Farming Makeover

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Status: Finished  |  Genre: Other  |  House: Booksie Classic

A teen's summer farming experience.

I disembarked from the ancient station wagon and straightened wearily. Three hours of squabbling cousins, chattering aunt and booming uncle could really rub the nerves raw. Not to mention the dog that scrabbled into my lap every few minutes to look out the window. The lovably shaggy mutt didn’t seem to get the message that he was NOT welcome – he was incredibly odorous. The fact didn’t surprise me in the least, seeing that he came from a farm that he had the run of, but I sincerely wished someone had thought to leave him at home, where the smell was unnoticeable among all the others that hang around a farm.

“Bobby, show your cousin to her room, “ Uncle Rudy’s voice boomed over the top of the station wagon. The youngest of my three cousins grabbed my hand in his little grubby one and literally dragged me up the porch steps. I followed resignedly. I really didn’t want to be here. This week’s visit to my aunt and uncle’s farm had been my parents’ idea, not mine. I hated outdoor labour, and I knew I would be expected to help do hay, or weed the garden or some other such despicable chore. I wouldn’t exactly be forced, but I would be expected to.“ It’ll give you a taste of rural life,” was my parents’ argument. “It’ll be a nice change.” Yeah, right. More like a sweaty, dirty, smelly change. It wasn’t exactly my idea of a good time.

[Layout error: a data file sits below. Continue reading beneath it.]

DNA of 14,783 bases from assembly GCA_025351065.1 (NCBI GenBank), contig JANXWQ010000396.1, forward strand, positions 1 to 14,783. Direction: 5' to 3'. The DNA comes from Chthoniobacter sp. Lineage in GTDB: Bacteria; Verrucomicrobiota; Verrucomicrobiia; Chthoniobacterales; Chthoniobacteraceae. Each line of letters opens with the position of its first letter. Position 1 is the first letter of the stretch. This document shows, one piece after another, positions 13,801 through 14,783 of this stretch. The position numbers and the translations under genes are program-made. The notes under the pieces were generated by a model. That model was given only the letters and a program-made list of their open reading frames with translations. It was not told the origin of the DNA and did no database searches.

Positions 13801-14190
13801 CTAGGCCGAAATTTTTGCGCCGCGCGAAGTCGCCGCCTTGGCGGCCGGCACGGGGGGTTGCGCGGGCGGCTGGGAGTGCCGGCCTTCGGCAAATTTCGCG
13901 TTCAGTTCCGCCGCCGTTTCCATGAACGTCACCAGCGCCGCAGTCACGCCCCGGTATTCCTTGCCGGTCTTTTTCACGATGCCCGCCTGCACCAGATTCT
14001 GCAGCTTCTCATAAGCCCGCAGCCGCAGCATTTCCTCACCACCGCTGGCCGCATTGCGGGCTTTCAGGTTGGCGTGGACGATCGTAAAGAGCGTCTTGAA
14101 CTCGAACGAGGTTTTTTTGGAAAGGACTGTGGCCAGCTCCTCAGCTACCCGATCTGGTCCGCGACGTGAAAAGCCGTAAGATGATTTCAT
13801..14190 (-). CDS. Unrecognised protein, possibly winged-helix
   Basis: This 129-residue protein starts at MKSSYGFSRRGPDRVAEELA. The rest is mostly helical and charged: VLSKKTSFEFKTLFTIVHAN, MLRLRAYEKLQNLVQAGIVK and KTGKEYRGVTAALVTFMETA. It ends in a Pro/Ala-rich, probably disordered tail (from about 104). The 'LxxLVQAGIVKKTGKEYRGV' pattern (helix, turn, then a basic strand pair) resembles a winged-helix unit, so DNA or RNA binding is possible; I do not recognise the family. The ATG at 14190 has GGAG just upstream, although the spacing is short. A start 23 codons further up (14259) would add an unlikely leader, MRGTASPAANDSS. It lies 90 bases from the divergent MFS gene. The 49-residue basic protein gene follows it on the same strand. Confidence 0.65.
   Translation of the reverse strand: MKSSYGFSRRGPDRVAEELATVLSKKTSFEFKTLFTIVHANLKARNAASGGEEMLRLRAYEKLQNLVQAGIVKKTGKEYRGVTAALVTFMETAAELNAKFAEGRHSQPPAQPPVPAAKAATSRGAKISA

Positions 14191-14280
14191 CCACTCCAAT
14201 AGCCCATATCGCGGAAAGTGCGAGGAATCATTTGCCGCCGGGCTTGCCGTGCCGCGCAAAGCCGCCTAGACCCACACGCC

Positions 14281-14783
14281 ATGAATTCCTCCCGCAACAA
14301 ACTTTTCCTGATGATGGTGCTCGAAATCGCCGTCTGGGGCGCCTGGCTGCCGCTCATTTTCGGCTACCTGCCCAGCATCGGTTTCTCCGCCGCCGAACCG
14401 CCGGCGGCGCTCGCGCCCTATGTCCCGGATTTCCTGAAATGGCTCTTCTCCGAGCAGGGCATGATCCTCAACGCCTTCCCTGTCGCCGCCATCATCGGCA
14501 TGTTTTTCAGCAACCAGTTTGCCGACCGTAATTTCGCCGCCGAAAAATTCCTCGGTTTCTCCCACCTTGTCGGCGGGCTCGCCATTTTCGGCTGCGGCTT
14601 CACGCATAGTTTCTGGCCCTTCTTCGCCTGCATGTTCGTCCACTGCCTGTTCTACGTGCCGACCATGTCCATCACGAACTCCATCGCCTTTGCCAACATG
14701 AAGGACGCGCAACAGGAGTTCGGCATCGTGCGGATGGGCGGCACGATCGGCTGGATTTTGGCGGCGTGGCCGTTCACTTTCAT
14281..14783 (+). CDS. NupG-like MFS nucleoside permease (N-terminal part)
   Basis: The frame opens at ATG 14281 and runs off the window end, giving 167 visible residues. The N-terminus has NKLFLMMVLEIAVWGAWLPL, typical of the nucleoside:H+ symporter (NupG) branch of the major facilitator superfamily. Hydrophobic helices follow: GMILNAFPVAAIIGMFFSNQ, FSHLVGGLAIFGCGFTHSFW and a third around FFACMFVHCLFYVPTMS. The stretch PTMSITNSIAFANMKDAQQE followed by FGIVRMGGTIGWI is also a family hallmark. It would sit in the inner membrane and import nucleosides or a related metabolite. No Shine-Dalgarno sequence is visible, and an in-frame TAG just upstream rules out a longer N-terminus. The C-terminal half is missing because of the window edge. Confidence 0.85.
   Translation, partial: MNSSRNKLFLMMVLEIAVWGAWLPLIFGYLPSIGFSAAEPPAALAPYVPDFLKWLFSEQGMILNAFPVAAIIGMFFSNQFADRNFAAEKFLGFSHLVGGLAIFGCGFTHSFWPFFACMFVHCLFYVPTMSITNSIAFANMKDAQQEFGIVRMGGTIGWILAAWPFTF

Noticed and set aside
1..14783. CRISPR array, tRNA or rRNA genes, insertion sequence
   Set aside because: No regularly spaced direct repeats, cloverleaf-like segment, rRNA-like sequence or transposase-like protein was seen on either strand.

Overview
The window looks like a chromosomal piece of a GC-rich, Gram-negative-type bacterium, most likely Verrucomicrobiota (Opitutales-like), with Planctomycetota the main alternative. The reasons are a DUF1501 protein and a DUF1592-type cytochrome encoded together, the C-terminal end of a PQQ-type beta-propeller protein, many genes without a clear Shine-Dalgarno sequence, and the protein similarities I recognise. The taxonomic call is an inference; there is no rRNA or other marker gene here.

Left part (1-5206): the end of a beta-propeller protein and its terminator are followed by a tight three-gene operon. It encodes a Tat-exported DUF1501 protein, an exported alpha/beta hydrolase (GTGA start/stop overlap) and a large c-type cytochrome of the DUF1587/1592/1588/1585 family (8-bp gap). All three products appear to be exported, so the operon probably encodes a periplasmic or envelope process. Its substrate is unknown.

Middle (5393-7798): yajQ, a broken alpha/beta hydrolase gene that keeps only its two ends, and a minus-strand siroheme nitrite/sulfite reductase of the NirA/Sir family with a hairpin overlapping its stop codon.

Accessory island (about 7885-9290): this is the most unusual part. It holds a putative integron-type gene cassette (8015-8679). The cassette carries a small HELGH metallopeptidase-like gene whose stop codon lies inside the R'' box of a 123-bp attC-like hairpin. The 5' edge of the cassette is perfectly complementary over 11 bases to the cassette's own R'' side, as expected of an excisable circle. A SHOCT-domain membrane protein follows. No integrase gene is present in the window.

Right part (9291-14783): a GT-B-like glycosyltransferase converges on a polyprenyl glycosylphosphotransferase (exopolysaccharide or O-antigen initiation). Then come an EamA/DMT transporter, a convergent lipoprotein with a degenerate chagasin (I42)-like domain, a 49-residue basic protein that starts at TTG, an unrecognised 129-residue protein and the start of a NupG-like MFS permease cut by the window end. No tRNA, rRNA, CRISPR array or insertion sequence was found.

I found my oldest cousin Jake behind the barn tinkering on his antique tractor that he was readying for the annual summer fair. I had just finished helping Aunt Bev with the dinner dishes, and needed to escape. The problem was, where to? There was no place to hang out around here. The putrid smell of the barn could even be sensed in the house, and there was no escape from the dirt and dust that was everywhere. Aunt Bev had noticed my look of disgust and apologized for it, saying that in the summer there was just too much to do outside to worry about the house to any great extent.

“Grab that wrench for me, will you?” Jake greeted me abruptly. I handed it to him silently, wishing I could be anywhere but here. The mud slurped at my shoes as I shifted uneasily. “There, that should work.” Jake straightened with a grin. “Here, hold that.” I accepted the greasy wrench gingerly while he climbed up the tractor. It started with a loud roar, then sputtered and died. Jake cursed and hit the steering wheel with his fist.

“What’s wrong with it?” Iasked as Jake climbed down. He shrugged.

“I don’t know, that’s the problem. They didn’t have repair manuals for these things way back then – hey, have you gotten a tour of this place yet?” Slightly unnerved by the quick change of subject, I shook my head. Grinning he gestured me to follow.

Jake showed me the milk parlour, the holding pen, the barn where a dozen calves were tied up, and the huge hay loft. There at least the smell was sweet. Coming into the barn, I had gagged on the awful smell. Jake had laughed and dragged me in anyway, saying that I would get used to it soon enough.

I shook my head. “Never!” I told him vehemently. “Never could I get used to this. I don’t know how you all can stand it!” The loft was okay though. I sat down on a bale and breathed deeply. Jake plucked a piece of grass from a nearby bale and stuck it in his mouth. I could only stare in astonishment – he was chewing hay! I thought they were exaggerating when I read about it in books. Jake laughed at my expression and held out another piece for me. I looked at it and shook my head.

“Oh, come on, Elly, don’t you ever try anything new? It ain’t gonna kill you, you know.”